Facebook stock reaches a new all-time low today as the company lock up period for early VC investors expires Thursday. The social giant's stock traded as low as $19.69 this morning before bouncing back to $20 in midday trading. That's still 5% down, from Wednesday's close and about 48% below its initial public offering price of $38.
By noon, nearly 100 million shares had traded, more than three times the average volume on a full day, but Facebook executives and those familiar with the stock expected volatility today as this first lock-up segment ended.
Roughly 271 million shares are eligible to be sold today from investors such as Microsoft, Accel Partners, Tiger Global Management, Goldman Sachs and Peter Thiel.
Lockups are a common practice for companies to set up as they go public and other upcoming lockup dates to put on the calendar for Faceboo include October 15 through November 13 when directors and employes can release 243 million shares, then November 14 when more VCs and Mark Zuckerberg can unload up to 1.3 billion shares and the December 14 when later stage VC can release up to 149 million shares.
The Facebook stock has had a rough couple of introductory weeks as investors have been concerned about Facebook's ability to increasing revenue and monetize its mobile share.
News from the Q2 report
Just three weeks ago when Facebook released its first post-IPO quarterly earnings statement, investors grew concerned with the numbers they saw.
While mobile MAUs rose to 543 million, up 10% from the 488 million users that were logging on via mobile device back in April, and up 67% from last year, the idea of gaining money from this sector has not yet been realized.
CEO and founder, Mark Zuckerberg pointed out in the earnings call that “mobile is a huge opportunity for Facebook,” and that people that use the mobile service are 20% more likely to log in daily, making these people very dedicated users.
Facebook launched several new mobile products this quarter, including a new Facebook Camera app for iPhone, an improved version of the mobile messenger app for both iOS and Android, as well as several updates to the Facebook Android app.
Facebook also launched global App Center where users can discover relevant apps for both mobile and the Web as well as announced plan for deeper integration with future Apple products and software.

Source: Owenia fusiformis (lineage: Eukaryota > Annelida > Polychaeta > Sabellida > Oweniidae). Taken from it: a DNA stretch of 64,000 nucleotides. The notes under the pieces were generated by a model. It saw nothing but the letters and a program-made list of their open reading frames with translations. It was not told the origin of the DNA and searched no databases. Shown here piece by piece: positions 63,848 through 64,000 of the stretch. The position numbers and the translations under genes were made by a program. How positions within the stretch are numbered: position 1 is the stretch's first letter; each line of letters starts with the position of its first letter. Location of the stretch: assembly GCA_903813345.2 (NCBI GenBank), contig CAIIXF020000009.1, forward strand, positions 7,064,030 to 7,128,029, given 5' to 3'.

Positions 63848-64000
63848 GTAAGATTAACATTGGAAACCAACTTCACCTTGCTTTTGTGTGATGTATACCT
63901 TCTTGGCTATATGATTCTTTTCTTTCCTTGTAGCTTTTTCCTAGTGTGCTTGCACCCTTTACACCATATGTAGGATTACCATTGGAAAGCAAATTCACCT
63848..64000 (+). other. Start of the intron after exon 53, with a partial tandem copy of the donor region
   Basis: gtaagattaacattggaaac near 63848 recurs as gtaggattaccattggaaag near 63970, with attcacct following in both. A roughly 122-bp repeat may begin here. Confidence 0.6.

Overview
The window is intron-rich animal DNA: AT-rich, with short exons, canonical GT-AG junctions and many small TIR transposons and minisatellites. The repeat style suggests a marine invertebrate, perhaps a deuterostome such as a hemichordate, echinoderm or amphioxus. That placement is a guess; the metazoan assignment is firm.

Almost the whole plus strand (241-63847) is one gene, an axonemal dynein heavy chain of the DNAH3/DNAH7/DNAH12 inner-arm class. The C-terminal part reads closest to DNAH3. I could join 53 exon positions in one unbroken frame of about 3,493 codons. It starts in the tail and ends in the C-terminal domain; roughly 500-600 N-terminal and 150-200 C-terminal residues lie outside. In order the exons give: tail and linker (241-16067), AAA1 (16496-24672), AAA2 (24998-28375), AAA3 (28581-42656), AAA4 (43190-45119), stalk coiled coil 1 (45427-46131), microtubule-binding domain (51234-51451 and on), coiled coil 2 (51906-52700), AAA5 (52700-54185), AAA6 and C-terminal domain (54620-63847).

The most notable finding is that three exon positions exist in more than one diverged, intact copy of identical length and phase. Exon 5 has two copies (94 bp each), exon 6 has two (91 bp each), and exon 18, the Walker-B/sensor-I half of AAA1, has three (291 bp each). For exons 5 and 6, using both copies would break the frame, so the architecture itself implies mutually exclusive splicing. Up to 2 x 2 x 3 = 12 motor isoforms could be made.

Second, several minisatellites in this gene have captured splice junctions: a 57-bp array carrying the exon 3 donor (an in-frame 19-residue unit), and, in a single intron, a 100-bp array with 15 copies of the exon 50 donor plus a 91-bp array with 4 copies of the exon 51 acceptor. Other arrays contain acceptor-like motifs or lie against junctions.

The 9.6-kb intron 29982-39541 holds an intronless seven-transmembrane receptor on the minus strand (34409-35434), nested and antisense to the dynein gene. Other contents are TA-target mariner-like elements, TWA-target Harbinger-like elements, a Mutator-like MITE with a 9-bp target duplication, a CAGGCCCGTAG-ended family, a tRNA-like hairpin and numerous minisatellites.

As part of the mobile strategy, Facebook has been doing its fair share of acquisitions and acqui-hires such as its grab of Instagram and the mobile-centric usership base it was built on.
Facebook has also had the challenge of bringing the Facebook experience and advertising with a much smaller screen space.
Ebersman also explained that payments (digital goods) revenue has remained “essentially flat” due to the transition that users are making to mobile.
This is a part of the problem that Zynga struggled with earlier this week when it reported its quarterly earnings but has not created a fully robust mobile community of people that spent on digital goods. In the coming months, both Facebook and Zynga hope to improve the atmosphere of their mobile platforms so that more people see it as an equally suitable place to game and buy goods.
Zuckerberg even added that the “mobile experience (for Facebook right now) is fairly basic compared to what many people want.” An issue that he thinks the App Store and continued collaboration with Apple and Google will improve soon.
Revenue from advertising, which is 84% of Facebook's revenue, shot up 28% to $992 million.
Facebook explained that 70% of campaigns resulted in a return on ad spend of 3x or better, and 49% of campaigns showed a return on ad spend of 5x or better.
CFO for the company, Sheryl Sandberg explained to investors, on the earnings call, that social Facebook ads have a 98% better recall than any other ads on the Web and the company will keep encouraging growth in the social ads. Right now just over half of the ads appearing on Facebook are social in nature, meaning that they are tied to things that you or your friends have expressed interest in and involve some type of action to take.
Last quarter, sponsored stories saw 53% more engagement than standard ads, and mobile ads had four times the engagement of Twitter ads.
The latest report from TBG Digital, released last month, stated that the cost per thousand impressions (CPMs) on ads on the social network increased by 58% compared to the same period last year and overall engagement also grew by 11%. This reversed the decline experienced the previous quarter.